The music of Medeski, Martin & Wood, as well as their collaborations with John Scofield, combine elements of jazz, funk, and soul with inventive song form and unrestrained improvisation. They’re known for their long, free form jams that give each player the room to experiment with sound, technique, and style. Wood frequently takes the ball and runs with it by setting up a groove for the song before being joined by the other players. The themes evolve in various structures, but usually give way for solos by each of the players. At times, the other players drop out, giving him the entire floor to solo, though he’s also lucky enough to have Medeski and Martin continue the groove so that he has a musical bed to play over. Chris goes back and forth between different techniques—bowing, pizzicato finger style, ringing open strings, long slides up and down the neck, muted/dub style grooves, chords, harmonics, and noise, during the song and solos. He’s also known for implementing the “bass snare” sound, created by placing paper below the strings so that the attack has a percussive snap.
Playing with The Wood Brothers, he takes a slightly more traditional approach, as is appropriate for the songs and vibe of the band. Again, many of the tunes begin with a groove, where he sets the tone of the song and creates a foundation for the other instruments and vocals to trickle in. The beauty in his approach lies somewhere in between the simple yet creative groove patterns and the impeccable way he denotes time and feel. Add in the tone of his upright, harmonies, and thought provoking lyrics, and you’ve got yourself a truly gifted musician.
Where Can I Hear Him?
“Rise Up” (Medeski, Martin & Wood: Tonic)
This live version of “Rise Up” kicks off with a short piano intro before Wood’s uber funky groove takes over, only to make you feel like you’re walking around the bustling streets of the New York City’s West Village. Breaking down into a solo piano section reminiscent of Southern gospel music, the song transitions back into high-energy jazz land. Medeski and Martin then peter out, leaving space for Wood to play a free form solo with plenty of space, intriguing dissonance, and exciting technical runs. The band then returns to the previous groove and concludes the song with a “return to church” and drum solo.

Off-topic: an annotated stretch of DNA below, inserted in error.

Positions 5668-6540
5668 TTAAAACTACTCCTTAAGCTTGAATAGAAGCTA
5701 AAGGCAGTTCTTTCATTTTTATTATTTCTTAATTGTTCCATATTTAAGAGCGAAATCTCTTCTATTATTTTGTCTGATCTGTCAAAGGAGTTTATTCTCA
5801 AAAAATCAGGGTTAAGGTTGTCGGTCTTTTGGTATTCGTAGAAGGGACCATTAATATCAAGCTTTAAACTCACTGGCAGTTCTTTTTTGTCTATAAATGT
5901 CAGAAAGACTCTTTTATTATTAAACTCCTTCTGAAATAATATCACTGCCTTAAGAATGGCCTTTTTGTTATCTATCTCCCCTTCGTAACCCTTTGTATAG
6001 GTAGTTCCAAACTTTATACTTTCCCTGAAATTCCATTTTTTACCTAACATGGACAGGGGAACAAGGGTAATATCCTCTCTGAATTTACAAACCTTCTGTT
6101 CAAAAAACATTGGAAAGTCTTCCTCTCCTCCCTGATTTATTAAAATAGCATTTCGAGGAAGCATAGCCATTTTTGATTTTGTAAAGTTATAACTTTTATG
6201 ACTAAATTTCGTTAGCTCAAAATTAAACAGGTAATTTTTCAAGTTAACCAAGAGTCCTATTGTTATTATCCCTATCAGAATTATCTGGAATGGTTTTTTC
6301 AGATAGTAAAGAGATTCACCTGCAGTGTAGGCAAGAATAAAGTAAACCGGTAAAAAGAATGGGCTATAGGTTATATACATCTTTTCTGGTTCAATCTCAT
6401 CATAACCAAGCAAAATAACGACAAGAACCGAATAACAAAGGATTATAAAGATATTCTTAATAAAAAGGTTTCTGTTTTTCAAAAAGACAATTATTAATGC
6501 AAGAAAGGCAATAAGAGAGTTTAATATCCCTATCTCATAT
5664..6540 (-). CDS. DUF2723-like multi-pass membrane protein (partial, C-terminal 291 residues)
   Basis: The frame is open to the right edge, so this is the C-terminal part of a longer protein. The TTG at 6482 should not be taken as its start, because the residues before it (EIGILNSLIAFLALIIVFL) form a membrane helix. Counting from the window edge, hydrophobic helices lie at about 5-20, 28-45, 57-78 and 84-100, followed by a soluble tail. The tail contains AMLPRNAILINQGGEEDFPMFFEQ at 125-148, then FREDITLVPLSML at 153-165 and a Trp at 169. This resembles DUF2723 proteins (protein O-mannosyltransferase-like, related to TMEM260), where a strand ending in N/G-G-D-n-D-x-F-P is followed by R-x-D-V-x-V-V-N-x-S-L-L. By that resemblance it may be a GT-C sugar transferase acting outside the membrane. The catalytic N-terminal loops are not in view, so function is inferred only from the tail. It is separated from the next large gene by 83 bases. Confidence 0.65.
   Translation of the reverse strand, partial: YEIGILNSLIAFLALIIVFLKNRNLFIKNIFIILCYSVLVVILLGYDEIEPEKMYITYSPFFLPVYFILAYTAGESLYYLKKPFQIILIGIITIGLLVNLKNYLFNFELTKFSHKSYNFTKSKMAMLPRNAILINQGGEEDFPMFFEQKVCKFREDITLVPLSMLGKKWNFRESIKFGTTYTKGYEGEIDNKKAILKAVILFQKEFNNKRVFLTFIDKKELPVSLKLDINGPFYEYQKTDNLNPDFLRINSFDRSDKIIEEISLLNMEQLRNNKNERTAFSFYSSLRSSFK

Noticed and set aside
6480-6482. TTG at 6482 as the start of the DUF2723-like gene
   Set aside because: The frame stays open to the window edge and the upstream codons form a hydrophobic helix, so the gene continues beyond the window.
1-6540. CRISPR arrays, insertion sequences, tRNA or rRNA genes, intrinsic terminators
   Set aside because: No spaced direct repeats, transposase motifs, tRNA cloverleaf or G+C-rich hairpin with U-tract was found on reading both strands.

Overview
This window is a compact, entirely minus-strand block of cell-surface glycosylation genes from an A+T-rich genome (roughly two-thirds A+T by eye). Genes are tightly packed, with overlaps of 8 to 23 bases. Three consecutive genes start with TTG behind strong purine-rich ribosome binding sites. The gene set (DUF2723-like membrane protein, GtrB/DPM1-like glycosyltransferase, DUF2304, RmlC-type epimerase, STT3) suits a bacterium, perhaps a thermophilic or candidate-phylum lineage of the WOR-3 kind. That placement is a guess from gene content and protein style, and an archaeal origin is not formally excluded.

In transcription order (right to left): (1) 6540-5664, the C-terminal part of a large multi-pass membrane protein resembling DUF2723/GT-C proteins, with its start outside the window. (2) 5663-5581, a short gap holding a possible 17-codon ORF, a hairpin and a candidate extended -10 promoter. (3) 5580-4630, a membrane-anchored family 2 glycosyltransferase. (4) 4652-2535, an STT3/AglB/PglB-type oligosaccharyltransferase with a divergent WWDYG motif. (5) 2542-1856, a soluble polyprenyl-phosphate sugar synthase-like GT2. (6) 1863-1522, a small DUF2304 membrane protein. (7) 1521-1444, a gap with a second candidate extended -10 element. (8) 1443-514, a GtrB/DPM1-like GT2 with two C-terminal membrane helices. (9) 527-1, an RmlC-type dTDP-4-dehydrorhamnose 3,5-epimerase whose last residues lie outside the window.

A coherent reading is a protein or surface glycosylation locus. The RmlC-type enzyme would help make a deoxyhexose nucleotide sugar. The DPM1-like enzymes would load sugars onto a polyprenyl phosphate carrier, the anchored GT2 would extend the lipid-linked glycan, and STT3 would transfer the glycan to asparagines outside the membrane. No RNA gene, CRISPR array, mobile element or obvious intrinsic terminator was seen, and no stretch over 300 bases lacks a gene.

“Keep Me Around” (The Wood Brothers: The Muse)
Every now and again, we electric bass players get reminded of exactly how awesome the upright is. Songs like “Take A Walk On The Wild Side” and this tune by The Wood Brothers both begin with an organic and extraordinary funky groove that just ain’t the same on electric. Wood sets the tone of the song with resonating open strings, a high chromatic line, and the ascending slide-into-chord. He switches to a classic root-fifth part during the pre-chorus and then reintroduces the groove during the hook of the song. Masterfully accenting with harmonics and harmonies, this is one of many great bass lines on the Wood Brothers records.
“Lifeblood” (Medeski, Martin & Wood: Shack-Man)
This studio recording beautifully captures MM&W’s experimental side with an introduction of atmospheric noise and a complex, African-influenced groove. Wood kicks in with a funky bass line, and the tune undergoes a series of evolutions: spacious chords on the organ, percussive breakdowns, key changes, and ethereal bowed sounds.
How about you? What’s your favorite tune or album with Chris Wood? Please share with us in the comments.